An Asian-American woman was walking through the Hell’s Kitchen neighborhood of Manhattan on Monday morning when a stranger approached, kicked her in the stomach, knocking her to the sidewalk, and then brutally stomped on her head again and again while spewing slurs, reports the Washington Post. Video appears to show at least three people in the condo’s lobby passively watching the violence and, when the attacker eventually walked away, a supposed security guard calmly shut the door on her. Early on Tuesday, the company that manages the condo tower announced that the staffers involved in the incident have been suspended. The case was one of two attacks on Asian-Americans in New York caught on video and publicized on Monday, on the same day that city leaders gathered in Brooklyn to urge quick action to halt a rising tide of racist violence and threats.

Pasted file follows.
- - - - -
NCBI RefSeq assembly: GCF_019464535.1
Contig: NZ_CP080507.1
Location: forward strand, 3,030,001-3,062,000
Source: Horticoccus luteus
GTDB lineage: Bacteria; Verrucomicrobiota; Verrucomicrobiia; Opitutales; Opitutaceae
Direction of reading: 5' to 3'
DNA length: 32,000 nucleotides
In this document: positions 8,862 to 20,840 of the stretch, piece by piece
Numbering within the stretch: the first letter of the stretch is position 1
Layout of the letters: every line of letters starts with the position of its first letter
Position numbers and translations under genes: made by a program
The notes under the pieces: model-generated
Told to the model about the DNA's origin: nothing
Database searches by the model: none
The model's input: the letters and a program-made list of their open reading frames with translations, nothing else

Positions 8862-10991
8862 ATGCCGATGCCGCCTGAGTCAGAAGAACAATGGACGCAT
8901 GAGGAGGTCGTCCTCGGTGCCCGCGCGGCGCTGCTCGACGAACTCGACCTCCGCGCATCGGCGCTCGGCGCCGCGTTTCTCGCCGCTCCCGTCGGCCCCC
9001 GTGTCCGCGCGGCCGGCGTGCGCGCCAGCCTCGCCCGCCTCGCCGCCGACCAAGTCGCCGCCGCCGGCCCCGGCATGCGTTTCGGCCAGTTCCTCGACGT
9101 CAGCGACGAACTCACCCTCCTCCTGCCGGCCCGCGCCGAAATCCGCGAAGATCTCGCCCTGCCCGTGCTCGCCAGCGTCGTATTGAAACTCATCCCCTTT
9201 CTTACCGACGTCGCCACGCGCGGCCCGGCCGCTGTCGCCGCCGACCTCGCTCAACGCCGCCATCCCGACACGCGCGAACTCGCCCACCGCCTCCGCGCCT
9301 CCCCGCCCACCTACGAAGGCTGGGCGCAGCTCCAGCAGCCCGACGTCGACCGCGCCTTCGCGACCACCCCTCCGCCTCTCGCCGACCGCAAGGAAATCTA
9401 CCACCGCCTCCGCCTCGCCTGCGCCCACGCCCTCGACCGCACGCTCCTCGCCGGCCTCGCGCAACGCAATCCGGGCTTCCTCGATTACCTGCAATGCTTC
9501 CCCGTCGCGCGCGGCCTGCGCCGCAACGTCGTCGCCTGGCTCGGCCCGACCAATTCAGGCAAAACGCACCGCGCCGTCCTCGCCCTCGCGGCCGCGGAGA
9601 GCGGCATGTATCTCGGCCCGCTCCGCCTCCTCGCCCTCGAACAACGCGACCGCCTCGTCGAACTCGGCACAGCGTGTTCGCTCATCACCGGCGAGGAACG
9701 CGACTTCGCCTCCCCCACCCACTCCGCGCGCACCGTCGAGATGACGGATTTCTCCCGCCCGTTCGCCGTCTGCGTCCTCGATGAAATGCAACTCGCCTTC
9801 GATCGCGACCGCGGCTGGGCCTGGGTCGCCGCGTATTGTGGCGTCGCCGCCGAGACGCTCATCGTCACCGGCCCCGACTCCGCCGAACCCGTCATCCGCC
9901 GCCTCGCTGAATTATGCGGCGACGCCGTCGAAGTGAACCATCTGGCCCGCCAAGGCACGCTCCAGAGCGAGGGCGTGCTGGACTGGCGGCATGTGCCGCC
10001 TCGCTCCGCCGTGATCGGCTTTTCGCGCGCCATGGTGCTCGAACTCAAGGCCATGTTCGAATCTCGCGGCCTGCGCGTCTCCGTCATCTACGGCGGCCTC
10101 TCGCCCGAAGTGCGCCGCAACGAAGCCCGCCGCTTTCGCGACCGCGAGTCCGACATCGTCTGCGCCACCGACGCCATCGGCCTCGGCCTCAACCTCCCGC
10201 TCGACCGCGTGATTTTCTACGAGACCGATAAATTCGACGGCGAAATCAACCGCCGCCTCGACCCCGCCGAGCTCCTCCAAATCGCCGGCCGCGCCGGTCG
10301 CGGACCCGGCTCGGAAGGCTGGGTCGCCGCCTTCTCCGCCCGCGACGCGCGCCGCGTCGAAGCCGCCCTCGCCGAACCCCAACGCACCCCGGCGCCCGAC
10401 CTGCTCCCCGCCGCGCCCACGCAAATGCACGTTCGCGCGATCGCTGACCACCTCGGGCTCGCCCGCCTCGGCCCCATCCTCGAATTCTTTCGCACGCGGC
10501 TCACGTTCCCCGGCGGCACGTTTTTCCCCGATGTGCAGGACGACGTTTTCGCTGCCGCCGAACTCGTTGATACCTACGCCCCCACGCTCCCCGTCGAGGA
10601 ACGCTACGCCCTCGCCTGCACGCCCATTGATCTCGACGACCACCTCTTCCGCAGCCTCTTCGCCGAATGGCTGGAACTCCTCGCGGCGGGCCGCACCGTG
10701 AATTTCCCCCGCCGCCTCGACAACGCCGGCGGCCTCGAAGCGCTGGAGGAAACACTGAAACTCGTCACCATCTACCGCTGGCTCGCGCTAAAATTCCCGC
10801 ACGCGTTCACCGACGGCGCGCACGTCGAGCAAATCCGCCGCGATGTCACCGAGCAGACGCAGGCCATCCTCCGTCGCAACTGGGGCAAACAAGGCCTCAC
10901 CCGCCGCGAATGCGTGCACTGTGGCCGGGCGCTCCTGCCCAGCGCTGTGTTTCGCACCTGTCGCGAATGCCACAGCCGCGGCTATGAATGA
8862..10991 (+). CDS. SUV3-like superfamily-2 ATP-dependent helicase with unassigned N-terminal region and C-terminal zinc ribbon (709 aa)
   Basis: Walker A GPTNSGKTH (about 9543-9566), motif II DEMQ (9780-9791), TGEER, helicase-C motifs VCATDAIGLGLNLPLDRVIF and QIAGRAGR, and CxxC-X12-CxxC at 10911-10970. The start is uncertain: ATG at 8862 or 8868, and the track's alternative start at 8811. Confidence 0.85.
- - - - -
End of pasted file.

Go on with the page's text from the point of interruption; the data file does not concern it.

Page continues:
Meanwhile, Axios reports that a poll from Survey Monkey and AAPI Data published Tuesday has found that one in four Asian-Americans has experienced a hate incident. So far this year, 10 percent of Asian-American and Pacific Islanders report experiencing hate incidents, compared to 6 percent of Americans overall. Twenty-seven percent of Asian Americans and 24 percent of Native Hawaiian/Pacific Islanders have ever been a victim of a hate crime, higher than the national average of 22 percent, and 12 percent of Asian Americans and 10 percent of Native Hawaiian/Pacific Islanders experienced a hate crime or hate incident in 2020 (national average 8 percent). However, because the survey was conducted in English, researchers warned that this not only “biases the sample” towards U.S. born and dominant English-speakers, when a majority of the sample reported speaking a language other than English in their homes, but also then likely means the overall incidents are likely to be higher.